1. Abelt, Sue MS

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Recommended daily step volume and subsequent step increments are beginning to emerge for healthy populations. These recommendations are used to provide tangible goals for increasing activity. The simplicity of this type of activity prescription may be attractive for individuals with heart failure (HF). To date, however, recommendations for walking-related activity are unknown for individuals with HF. The aim of the present study was to assess the efficacy of the pedometer as a measurement tool in patients with systolic heart failure (CHF) and diastolic heart failure (DHF). Methods: Twelve individuals with CHF (mean ejection fraction (EF) = 30.7% +/- 12.8) and 15 individuals with DHF (mean EF = 55.5% +/- 9.1) completed the following: a maximal oxygen uptake test (peak VO2); pedometer step measurements for seven days; and a self-report physical activity (PA) and sit-time history.



Pearson product moment correlation showed average daily steps was significantly correlated with VO2 peak (r = 0.84, P =.000) indicating that pedometer steps may reflect exercise tolerance. A one-way ANOVA confirmed a functional difference between DHF and CHF with a significant difference shown in EF (F = 16.8, P =.000), VO2 peak (F = 3.9, P =.033), and average daily pedometer steps (F = 5.8, P =.020). The average daily steps for DHF (8179 +/- 3585) was similar to apparently healthy populations (approximate mean = 7000 steps), while the mean daily steps for the CHF group (4973.4 +/- 470.9) was substantially lower.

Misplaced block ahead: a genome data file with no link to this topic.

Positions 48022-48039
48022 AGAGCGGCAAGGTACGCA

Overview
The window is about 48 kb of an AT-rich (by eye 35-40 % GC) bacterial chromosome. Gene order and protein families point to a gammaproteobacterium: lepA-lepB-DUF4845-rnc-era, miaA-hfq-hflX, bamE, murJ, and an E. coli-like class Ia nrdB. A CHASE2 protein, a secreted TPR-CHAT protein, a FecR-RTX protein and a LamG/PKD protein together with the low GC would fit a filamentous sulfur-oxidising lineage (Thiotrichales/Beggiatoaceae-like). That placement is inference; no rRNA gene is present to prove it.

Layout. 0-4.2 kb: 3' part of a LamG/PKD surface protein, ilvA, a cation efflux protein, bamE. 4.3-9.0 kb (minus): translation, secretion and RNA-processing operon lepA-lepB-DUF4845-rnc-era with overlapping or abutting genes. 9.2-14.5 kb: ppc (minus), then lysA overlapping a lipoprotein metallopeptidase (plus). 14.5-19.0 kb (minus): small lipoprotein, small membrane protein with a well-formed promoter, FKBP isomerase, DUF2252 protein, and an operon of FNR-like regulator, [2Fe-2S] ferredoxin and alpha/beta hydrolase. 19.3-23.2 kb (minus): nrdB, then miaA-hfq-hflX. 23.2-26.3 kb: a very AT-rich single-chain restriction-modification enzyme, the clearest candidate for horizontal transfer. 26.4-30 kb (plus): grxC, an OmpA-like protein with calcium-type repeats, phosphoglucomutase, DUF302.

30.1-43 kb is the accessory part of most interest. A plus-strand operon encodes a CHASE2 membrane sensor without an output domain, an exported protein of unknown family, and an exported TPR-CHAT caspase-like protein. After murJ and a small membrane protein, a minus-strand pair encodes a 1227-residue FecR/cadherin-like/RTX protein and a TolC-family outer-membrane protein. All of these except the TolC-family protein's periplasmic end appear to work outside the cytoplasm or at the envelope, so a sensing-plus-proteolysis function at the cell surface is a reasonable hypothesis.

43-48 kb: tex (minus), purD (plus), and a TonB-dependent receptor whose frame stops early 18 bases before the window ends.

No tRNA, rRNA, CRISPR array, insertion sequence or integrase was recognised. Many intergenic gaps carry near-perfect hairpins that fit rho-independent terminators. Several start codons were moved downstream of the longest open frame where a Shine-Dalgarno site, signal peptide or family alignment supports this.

This data suggests that individuals with DHF may be able to safely follow guidelines for apparently healthy populations. Optimal step progressions for patients with CHF are likely to be less. In conclusion, the results of this study indicate that measurement of baseline step counts may provide an indication of exercise capacity in patients with DHF and CHF.